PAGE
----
Energy and The Industrial Revolution: Past, Present and Future
Vice President for Energy at Google Arun Majumdar will present "Energy and The Industrial Revolution: Past, Present and Future" at a Director's Special Colloquium, Friday, November 22, at 10 a.m. in the Building 402 Auditorium.
The last 250 years has been one of the most remarkable periods of human history, because we transitioned from “human and horse power to horsepower.” For almost every action we take in our lives today, we receive the benefit of 250 years of industrial revolution in ways that were unimaginable when it started. Our global economy and our prosperity grew exponentially, and our population grew from 700 million to 7 billion people. But at the very roots of this historic success are now raising serious concern about the future.
The industrial revolution has been largely about how we sourced, distributed and used energy. It was and continues to be predominantly based on fossil energy. Science is now strongly suggesting that our current course of a fossil-based industrial economy is likely to be unsustainable. We are witnessing the early days of human conflict caused by the economic impact of climate change, and we are seeing early signs of major changes to our ecosystems. Their impact on water and food supplies, health and living conditions could potentially be devastating to our economy and our lives. In the words of Reverend Martin Luther King, we need to act with the “fierce urgency of now.”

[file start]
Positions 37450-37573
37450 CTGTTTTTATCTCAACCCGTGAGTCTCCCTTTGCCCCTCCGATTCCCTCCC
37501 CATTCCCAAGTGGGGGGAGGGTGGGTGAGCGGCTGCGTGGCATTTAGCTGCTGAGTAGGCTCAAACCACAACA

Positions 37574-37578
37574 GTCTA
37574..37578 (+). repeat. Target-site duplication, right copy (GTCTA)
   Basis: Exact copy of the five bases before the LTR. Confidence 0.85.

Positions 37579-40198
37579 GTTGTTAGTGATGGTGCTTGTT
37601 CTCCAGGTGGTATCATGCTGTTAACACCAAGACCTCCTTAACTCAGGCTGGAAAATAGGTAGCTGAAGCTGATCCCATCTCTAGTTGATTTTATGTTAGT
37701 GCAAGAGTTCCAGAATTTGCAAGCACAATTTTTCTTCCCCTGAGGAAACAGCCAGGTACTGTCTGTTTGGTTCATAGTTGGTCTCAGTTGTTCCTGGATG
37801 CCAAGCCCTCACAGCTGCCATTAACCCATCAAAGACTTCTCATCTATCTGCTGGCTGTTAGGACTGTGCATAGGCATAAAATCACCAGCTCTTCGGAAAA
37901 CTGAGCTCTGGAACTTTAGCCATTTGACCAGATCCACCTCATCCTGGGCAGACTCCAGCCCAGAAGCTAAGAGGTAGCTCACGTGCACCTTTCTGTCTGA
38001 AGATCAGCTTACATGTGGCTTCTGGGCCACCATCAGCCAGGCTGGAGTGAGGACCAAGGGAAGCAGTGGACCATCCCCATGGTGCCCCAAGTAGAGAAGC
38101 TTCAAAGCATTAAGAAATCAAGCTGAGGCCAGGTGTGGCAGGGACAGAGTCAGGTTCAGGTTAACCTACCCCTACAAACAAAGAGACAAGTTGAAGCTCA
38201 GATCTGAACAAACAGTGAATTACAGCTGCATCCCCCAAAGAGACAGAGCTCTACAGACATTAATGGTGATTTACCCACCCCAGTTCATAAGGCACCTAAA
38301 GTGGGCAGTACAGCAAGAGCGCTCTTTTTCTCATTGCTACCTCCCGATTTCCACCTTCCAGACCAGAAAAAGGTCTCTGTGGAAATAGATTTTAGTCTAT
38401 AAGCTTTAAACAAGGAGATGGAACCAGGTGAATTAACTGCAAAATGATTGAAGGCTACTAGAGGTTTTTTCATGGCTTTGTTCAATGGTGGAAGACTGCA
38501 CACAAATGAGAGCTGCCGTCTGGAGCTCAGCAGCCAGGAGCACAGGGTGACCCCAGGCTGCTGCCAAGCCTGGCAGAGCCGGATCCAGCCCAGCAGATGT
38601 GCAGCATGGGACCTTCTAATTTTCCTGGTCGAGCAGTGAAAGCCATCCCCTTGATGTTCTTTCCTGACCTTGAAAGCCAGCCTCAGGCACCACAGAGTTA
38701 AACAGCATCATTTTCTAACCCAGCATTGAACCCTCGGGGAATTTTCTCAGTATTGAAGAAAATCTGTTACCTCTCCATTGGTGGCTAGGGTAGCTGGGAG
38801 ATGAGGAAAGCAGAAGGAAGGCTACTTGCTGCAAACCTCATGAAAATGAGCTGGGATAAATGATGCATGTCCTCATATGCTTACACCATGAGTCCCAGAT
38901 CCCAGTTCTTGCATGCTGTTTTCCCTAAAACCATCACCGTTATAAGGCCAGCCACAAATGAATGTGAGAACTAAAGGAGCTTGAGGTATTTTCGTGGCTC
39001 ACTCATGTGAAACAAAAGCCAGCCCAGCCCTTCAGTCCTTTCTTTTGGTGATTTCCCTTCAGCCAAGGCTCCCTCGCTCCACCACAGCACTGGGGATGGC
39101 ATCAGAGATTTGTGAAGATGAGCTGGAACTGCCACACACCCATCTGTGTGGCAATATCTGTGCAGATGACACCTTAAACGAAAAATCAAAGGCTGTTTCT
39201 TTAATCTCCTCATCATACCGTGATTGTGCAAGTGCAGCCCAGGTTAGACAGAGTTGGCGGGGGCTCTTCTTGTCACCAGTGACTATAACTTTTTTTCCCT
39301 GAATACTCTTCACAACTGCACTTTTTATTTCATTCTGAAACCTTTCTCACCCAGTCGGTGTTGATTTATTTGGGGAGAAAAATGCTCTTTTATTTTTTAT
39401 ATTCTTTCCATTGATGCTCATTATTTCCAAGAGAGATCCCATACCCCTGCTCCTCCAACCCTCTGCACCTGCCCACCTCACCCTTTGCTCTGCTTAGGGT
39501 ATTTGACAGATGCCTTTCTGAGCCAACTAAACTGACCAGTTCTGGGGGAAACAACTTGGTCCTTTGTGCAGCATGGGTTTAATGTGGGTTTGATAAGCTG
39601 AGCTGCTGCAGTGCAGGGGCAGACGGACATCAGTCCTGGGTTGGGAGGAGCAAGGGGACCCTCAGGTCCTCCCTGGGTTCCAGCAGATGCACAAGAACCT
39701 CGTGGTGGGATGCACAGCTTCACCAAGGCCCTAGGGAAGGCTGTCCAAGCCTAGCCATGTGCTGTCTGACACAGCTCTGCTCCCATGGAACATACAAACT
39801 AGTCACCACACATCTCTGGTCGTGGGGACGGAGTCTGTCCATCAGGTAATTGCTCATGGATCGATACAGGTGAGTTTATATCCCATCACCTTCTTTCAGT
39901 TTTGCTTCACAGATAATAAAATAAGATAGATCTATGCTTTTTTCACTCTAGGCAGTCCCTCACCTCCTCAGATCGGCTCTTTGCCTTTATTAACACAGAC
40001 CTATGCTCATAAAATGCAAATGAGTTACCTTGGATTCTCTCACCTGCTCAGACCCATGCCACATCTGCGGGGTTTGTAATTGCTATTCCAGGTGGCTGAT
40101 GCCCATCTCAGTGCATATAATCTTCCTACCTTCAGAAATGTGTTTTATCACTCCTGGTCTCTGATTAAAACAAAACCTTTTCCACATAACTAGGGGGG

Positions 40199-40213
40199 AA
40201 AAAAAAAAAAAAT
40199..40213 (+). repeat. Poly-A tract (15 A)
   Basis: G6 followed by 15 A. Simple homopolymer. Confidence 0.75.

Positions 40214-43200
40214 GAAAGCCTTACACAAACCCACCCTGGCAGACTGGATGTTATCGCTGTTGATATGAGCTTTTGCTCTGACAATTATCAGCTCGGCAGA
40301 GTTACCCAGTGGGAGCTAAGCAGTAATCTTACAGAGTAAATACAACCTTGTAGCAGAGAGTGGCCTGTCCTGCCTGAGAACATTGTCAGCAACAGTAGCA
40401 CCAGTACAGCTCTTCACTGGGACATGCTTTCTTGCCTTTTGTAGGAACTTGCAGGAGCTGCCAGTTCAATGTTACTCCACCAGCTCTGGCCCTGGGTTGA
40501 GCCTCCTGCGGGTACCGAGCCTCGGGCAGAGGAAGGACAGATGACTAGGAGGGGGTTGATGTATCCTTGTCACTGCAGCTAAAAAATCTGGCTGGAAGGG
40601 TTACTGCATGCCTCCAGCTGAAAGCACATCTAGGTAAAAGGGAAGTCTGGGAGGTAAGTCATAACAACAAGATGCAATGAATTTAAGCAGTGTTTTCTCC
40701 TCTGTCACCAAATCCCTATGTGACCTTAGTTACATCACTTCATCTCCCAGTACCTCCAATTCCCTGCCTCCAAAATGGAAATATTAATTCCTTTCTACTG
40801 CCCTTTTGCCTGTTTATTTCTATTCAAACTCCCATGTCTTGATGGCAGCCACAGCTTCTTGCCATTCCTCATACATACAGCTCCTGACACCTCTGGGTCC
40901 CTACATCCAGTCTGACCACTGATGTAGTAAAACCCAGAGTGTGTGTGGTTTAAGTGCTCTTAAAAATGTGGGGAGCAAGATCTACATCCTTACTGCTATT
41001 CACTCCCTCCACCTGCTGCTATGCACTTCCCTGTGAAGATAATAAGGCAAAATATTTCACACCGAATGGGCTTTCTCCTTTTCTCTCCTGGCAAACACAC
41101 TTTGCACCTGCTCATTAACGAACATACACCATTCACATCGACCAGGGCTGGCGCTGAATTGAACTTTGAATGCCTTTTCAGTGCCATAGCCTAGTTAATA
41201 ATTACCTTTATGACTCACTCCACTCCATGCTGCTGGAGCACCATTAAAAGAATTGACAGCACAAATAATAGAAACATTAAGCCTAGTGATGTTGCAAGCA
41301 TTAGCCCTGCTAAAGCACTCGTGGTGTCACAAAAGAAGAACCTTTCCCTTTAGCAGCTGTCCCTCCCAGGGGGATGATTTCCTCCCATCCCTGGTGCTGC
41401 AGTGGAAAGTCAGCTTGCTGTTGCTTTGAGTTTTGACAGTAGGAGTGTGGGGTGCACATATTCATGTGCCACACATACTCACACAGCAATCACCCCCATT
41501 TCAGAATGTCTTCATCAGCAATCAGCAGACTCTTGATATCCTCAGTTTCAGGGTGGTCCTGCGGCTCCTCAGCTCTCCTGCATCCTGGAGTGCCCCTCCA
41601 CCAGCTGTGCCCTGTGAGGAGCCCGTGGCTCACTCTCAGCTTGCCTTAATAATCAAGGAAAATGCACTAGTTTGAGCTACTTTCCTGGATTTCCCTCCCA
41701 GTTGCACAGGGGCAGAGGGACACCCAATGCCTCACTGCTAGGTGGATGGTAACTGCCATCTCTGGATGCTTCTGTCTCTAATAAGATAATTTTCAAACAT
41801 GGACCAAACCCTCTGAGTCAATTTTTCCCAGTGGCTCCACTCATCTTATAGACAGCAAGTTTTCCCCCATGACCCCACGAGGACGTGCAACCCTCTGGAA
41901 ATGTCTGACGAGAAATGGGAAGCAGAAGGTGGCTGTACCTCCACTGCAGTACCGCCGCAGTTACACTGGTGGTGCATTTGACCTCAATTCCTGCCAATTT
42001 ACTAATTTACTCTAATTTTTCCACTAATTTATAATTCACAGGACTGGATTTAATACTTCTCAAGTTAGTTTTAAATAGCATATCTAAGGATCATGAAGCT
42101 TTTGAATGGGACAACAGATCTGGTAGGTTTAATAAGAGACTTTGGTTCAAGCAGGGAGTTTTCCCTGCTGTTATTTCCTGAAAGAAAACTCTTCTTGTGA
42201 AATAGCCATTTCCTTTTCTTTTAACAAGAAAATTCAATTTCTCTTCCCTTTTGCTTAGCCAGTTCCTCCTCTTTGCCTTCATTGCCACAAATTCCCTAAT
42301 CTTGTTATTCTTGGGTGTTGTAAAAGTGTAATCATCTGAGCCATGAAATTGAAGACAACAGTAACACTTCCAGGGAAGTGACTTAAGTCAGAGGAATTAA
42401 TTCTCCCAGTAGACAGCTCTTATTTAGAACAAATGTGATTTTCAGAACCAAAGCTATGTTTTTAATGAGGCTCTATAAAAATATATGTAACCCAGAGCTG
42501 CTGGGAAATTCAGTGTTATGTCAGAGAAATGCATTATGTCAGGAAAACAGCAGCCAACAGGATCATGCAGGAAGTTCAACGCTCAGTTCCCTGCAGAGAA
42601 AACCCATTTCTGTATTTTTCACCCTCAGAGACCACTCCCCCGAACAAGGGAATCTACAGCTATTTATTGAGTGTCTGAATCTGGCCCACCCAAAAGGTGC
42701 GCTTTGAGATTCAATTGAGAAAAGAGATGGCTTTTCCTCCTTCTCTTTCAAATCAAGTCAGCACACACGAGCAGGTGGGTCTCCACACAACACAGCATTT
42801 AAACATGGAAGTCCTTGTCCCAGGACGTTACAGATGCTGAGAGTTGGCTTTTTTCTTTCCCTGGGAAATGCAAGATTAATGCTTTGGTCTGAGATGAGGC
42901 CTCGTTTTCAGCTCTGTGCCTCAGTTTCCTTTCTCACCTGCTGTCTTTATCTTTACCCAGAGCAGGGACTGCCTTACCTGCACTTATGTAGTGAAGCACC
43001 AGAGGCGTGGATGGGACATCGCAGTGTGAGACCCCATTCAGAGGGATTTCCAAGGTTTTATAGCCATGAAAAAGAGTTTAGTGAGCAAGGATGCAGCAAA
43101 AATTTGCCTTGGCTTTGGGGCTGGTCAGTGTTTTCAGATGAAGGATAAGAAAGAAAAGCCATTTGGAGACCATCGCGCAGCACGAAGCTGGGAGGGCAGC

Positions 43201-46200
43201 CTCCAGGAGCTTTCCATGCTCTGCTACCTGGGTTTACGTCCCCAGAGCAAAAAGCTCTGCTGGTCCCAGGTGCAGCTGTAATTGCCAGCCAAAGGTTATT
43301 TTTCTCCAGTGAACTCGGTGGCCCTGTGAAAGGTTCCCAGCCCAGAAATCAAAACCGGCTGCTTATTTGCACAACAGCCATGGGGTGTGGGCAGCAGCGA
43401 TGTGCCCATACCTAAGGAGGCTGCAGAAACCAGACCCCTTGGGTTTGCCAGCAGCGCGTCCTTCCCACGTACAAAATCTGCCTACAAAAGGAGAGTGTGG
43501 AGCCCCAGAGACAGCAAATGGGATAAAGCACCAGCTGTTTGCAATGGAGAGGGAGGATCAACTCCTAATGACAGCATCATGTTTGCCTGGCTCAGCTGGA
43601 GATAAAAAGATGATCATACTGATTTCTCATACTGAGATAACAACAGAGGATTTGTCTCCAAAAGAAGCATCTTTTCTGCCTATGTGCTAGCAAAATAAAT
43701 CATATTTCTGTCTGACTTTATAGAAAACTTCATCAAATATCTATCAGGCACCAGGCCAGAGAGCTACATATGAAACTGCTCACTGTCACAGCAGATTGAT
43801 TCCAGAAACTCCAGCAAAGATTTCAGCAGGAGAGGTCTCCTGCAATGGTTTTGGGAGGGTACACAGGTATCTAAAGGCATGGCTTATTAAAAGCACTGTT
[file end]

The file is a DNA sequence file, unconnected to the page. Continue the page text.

The choice that our society is asked to make is often posed as follows: Should we continue our exponential economic growth based on fossil fuels and ignore the environment, or should we reduce our greenhouse gas emissions at the cost of our economic growth? This is a false choice because it is based on extrapolating the past. It does not account for the capacity of the human mind to explore, create and innovate a new industrial revolution for a sustainable energy future, one that allows the economy and our environment to be mutually inclusive.
This talk will discuss some of the opportunities and the challenges in science and engineering to create this sustainable energy future.